Through deals, acquisitions, buyouts and the dramatic launch of new resorts, Steve Wynn has left an oversized impression on the gaming industry in Las Vegas, the U.S. and as far away as Macau.
He gained a stake in the Frontier early in his Las Vegas career.
He boldly threatened Caesars with plans for a nearby casino and walked away with an impressive profit.
He gained control of the Golden Nugget in downtown Las Vegas.
He bought a hotel in Atlantic City, upgraded it and reinvested the profits.
He opened The Mirage on the Strip to dramatic fanfare, impressing analysts, wowing guests and opening the way to a Strip building boom in the 1990s.
He led Mirage Resorts, which was later bought out by MGM. But about 2½ years after the buyout, he broke ground on the Wynn Las Vegas — then called Le Reve.
“People tell me this was not the right time to build a new casino,” Wynn said at the groundbreaking, a little more than a year after the 9/11 terror attacks.
But Wynn told the gathering of political leaders and dignitaries he could make the new property work. It opened in 2005.
He opened resorts in Macau, including the $4.2 billion Wynn Palace, which opened in 2016. Profits from Macau were so great that in 2010, Wynn talked publicly about moving the headquarters of his company there. The move never happened.
Wynn was born in New Haven, Connecticut, grew up in Utica, New York, and started coming to Las Vegas at age 10. Wynn’s father opened a bingo parlor in Las Vegas but failed to obtain a gaming license and was forced to close.
He met Elaine Pascal, daughter of one of his father’s gambling friends. They first married in 1963.
The Wynns moved to Las Vegas in 1967, and Wynn invested in the Frontier. Controversy flared when several hotel associates were outed as mob-connected and involved in a hidden ownership and skimming scheme. But Wynn was never accused of wrongdoing.
State authorities persuaded billionaire Howard Hughes to buy the Frontier, hoping his corporate security people could clean up the problems. But Wynn was out of work as keno and slot manager.
In 1971, Wynn made headlines when he arranged a swap with Hughes for a narrow strip of land on the Strip by Caesars Palace along Flamingo Road.
Wynn vowed he’d build the world’s narrowest casino on the parcel, forcing Caesars to buy it for $2.25 million. Wynn and a partner had invested only $1.2 million in the deal, borrowing the funds from banker E. Parry Thomas. They split a profit of more than $1 million.
He and Thomas partnered to plow the profits into the Golden Nugget in downtown Las Vegas. Wynn and a group of investors purchased enough stock to win seats on the board of directors. They then documented mismanagement, including employee thefts from the casino, and threatened to sue Golden Nugget President Buck Blaine if he didn’t resign.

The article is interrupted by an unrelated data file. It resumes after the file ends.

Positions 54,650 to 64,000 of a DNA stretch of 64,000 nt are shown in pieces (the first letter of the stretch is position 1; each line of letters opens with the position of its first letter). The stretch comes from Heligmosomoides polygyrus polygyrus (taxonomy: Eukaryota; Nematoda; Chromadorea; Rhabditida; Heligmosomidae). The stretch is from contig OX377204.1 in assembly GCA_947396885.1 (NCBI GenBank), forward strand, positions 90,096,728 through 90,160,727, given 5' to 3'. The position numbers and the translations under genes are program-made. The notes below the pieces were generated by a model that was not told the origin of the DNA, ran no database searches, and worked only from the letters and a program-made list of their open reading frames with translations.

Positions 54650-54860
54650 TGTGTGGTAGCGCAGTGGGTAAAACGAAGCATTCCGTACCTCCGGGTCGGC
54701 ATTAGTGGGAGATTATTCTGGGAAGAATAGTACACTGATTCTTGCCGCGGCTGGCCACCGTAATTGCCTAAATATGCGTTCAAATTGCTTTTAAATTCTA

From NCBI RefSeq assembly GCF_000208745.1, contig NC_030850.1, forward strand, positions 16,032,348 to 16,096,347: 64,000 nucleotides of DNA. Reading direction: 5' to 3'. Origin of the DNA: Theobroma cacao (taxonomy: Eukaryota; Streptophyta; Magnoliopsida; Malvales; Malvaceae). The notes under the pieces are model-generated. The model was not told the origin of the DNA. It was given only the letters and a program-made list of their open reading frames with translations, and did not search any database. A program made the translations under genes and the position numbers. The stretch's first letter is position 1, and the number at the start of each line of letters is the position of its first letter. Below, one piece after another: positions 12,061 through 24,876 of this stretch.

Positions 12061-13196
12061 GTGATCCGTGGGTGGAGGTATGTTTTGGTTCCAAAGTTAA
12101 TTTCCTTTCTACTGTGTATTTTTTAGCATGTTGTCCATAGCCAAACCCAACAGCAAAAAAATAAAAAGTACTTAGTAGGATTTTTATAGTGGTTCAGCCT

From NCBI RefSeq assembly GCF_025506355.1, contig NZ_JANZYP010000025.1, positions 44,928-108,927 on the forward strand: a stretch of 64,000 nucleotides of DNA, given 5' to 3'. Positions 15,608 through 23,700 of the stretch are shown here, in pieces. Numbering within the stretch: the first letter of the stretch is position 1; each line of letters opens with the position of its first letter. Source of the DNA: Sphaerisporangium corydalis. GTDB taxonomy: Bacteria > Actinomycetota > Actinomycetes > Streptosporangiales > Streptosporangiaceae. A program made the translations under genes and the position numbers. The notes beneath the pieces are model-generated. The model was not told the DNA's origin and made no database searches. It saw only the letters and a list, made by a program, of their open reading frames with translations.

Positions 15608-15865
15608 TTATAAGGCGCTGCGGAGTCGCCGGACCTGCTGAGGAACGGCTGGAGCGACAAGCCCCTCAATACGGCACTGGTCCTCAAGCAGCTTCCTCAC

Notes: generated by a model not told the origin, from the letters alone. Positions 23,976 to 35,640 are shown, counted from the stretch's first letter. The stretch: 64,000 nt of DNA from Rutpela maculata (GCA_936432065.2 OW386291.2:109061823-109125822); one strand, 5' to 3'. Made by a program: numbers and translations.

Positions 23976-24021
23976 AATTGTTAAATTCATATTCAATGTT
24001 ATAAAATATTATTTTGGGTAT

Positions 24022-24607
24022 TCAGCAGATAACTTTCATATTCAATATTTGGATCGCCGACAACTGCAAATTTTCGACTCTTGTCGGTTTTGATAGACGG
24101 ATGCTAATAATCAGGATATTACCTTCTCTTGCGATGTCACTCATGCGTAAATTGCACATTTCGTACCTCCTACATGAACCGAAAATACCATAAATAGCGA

Blaine bailed. By August 1973, Wynn was running the company.
He used Golden Nugget profits to buy an aging hotel in Atlantic City, where gambling had just become legal. He tore it down and by 1980 had built another Golden Nugget.
Wynn sold the Nugget’s Atlantic City property for $440 million, reinvesting part of the money into upgrading the Golden Nugget in downtown Las Vegas and part into a new resort, The Mirage, on the Strip.
The Mirage opened Nov. 22, 1989. It carried a $630 million price, $565 million of it raised by the sale of junk bonds — high-interest bonds rated risky by investment analysts. The new hotel, with its fiery volcano and white tiger exhibits, would have to generate $1 million a day to service the debt.
In 1998, Wynn opened the 3,000-room Bellagio, a $1.6 billion project, then the most expensive resort ever built, on the site of the former Dunes. He had planned to call the hotel the Beau Rivage but changed it to Bellagio. He would later use the Beau Rivage name when he opened a resort in Biloxi, Mississippi.
Wynn married Elaine Wynn twice. Court papers show the Wynns married in 1963, divorced in 1986, remarried in 1991 and divorced again in 2010. Wynn married Andrea Hissom in 2011.
As she was preparing for the 2010 divorce, Elaine Wynn said she and her attorneys learned of an incident of alleged sexual misconduct involving Steve Wynn and a manicurist. In a redacted document, Elaine Wynn and her lawyers said she discovered her husband “had paid millions of dollars to settle a Wynn Resorts employee’s allegations of personal misconduct by Mr. Wynn.”
News of the $7.5 million settlement reverberated from Nevada to Massachusetts, where Wynn Resorts plans to open the $2.4 billion Wynn Boston Harbor in 2019.
“The people of Massachusetts have a right to know what the hell happened here,” Massachusetts Gaming Commission Chairman Stephen Crosby said at a Jan. 31 hearing.
Steve Wynn Investigation